Tiger Woods

Ok Tiger Woods haters. Get your fingers ready to send a nasty email response. But in short, here it is: No single athlete has done more for his or her individual sport, as Tiger Woods has for golf. Period.

Yes, of course, what Serena Williams has done for tennis and women’s tennis in particular is remarkable. The influx of young girls of color into tennis is due to her tireless efforts and outstanding play, truly taking the sport to a level it had never seen. Some might argue what about Muhammad Ali and what he did for the world of boxing, making him and the sport a “world”-wide success. Same thing goes for Pele’. Without Babe Ruth who knows what baseball would look like today. And let’s not even get started on the MJ vs. LeBron deal.

But let’s talk about Woods for a moment, even though he isn’t necessarily as well-liked or respected as a person as those referenced above.

When I was a teen in the ‘80s, I knew of no other teen that played golf or practiced golf. No way did any of them have their own set of clubs. It wasn’t cool. That’s not what we did. We’d occasionally mess around at the putt putt places, hitting colored balls under giraffes and around lion statues. But that was about it.

That’s not true today, as golf enthusiasm continues to grow at a record pace among youth. My son got his first set of clubs when he was 14 because his friends all had them and he wanted to play. Golf-related manufacturers, golf courses, golf apparel companies, etc. can all thank one person for starting that trend, and now continuing it. Tiger Woods.

Before Woods came on the scene in the late ‘90s, golf was dying. TV viewers of golf were older white men. Players of golf were older white men. The game’s legendary stars like Jack Nicklaus, Lee Trevino, Gary Player and Arnold Palmer were either off the tour or all but done.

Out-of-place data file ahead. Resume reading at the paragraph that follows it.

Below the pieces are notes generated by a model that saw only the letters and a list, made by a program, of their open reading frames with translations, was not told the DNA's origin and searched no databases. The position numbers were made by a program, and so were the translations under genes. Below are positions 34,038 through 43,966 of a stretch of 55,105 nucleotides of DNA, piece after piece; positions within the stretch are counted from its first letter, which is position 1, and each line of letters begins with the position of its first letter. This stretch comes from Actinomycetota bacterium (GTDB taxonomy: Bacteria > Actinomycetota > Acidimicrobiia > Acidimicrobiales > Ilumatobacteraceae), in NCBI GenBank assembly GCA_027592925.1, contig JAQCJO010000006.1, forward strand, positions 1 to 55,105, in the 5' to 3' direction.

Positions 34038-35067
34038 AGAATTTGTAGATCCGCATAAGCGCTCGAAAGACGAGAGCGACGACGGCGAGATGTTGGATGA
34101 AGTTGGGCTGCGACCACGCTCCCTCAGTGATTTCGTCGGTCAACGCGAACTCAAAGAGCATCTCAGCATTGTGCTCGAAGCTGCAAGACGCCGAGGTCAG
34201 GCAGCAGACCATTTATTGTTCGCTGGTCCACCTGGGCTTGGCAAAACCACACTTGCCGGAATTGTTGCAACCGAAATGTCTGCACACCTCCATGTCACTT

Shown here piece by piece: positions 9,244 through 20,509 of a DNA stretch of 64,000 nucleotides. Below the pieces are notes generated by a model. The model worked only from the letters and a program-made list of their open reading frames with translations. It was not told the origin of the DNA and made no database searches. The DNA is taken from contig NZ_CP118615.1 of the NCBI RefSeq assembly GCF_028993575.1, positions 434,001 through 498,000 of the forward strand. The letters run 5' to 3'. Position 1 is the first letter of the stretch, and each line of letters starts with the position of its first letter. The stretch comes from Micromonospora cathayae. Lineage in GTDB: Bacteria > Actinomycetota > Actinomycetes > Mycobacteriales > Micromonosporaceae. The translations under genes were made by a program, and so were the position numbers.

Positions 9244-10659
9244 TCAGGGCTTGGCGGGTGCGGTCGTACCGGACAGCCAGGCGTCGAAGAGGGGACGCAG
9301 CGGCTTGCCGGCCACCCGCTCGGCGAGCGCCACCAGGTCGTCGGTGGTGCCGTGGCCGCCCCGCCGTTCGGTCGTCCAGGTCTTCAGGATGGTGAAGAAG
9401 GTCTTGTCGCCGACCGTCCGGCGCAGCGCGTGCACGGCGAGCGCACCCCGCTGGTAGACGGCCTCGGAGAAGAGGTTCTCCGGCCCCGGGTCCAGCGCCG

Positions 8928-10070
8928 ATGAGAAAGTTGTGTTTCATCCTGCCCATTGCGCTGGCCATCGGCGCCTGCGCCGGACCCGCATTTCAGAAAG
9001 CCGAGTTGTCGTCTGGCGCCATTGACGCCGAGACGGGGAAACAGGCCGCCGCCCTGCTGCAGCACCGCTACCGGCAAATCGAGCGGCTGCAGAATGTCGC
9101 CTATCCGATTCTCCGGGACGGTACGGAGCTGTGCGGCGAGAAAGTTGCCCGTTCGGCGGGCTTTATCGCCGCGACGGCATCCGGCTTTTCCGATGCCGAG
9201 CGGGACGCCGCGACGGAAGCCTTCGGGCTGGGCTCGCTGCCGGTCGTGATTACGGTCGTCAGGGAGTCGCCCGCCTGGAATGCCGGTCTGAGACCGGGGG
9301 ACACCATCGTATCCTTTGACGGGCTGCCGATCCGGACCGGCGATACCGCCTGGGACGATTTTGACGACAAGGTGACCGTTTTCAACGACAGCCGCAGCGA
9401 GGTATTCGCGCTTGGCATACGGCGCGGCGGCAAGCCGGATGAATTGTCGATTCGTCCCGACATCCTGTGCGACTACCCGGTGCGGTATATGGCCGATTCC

Woods’ first win at the Masters was in 1997. He was 19. He beat the runner up (Tom Kite) by a whopping “12” strokes. Twelve strokes. That’s unheard of today, and in fact still sits as a record for largest margin of victory at the Masters. But let’s get back to why no single athlete has done more for his or her individual sport, as Tiger Woods has for golf.

Here’s the ‘Tiger Effect.’ In the decade after Woods’ victory at the Masters in 1997, here’s what happened:

  • The number of golfers in the U.S. increased by 22%
  • The number of 18-hole golf courses increased by 16%
  • The number of college golf programs tripled
  • Nike, who paid Woods to endorse their newly-formed golf division, made $103 million in “profit” from sales of their golf balls alone!

In contrast, here are some other numbers. These numbers are from the last decade, when Woods was injured, was in a horrible slump, and had a slew of off-course problems:

  • 800. Bloomberg Businessweek magazine said that's approximately how many golf courses have closed over the past decade.
  • Just within the past couple of years, Nike announced it would stop making golf balls.  (After making $103 million in profit alone when Tiger was hot).
  • There also is the research from the National Golf Foundation that shows participation in the sport had declined 20 percent per year since the early 2000s.

Woods hadn’t won a major tournament since 2008 and the golf world knew it.

Then let’s visit last year, 2018, where Woods makes his comeback. Suddenly TV ratings jump immediately. After tying for 32nd in the Masters and not even making the cut in the U.S. Open in 2018, suddenly he is on the leader board of the British Open. Then, right here in St. Louis, he almost wins the 2018 PGA Championship and comes in second.

Here come your stats from the National Golf Foundation regarding last year:

  • Last year 2.6 million people in the U.S. played their first round of 18 holes
  • Of those new golfers, 26% are minorities, 31% are female, and 62% were under age 35.
  • Further, 14.7 “non-golfers” have a strong interest in playing golf in 2019.

I’m not asking you to like Tiger Woods, or cheer for him, or pay any attention to him at all.  Just realize there IS a ‘Tiger Effect,’ it’s back. Drive by any driving range this weekend and you’ll see it in full force.

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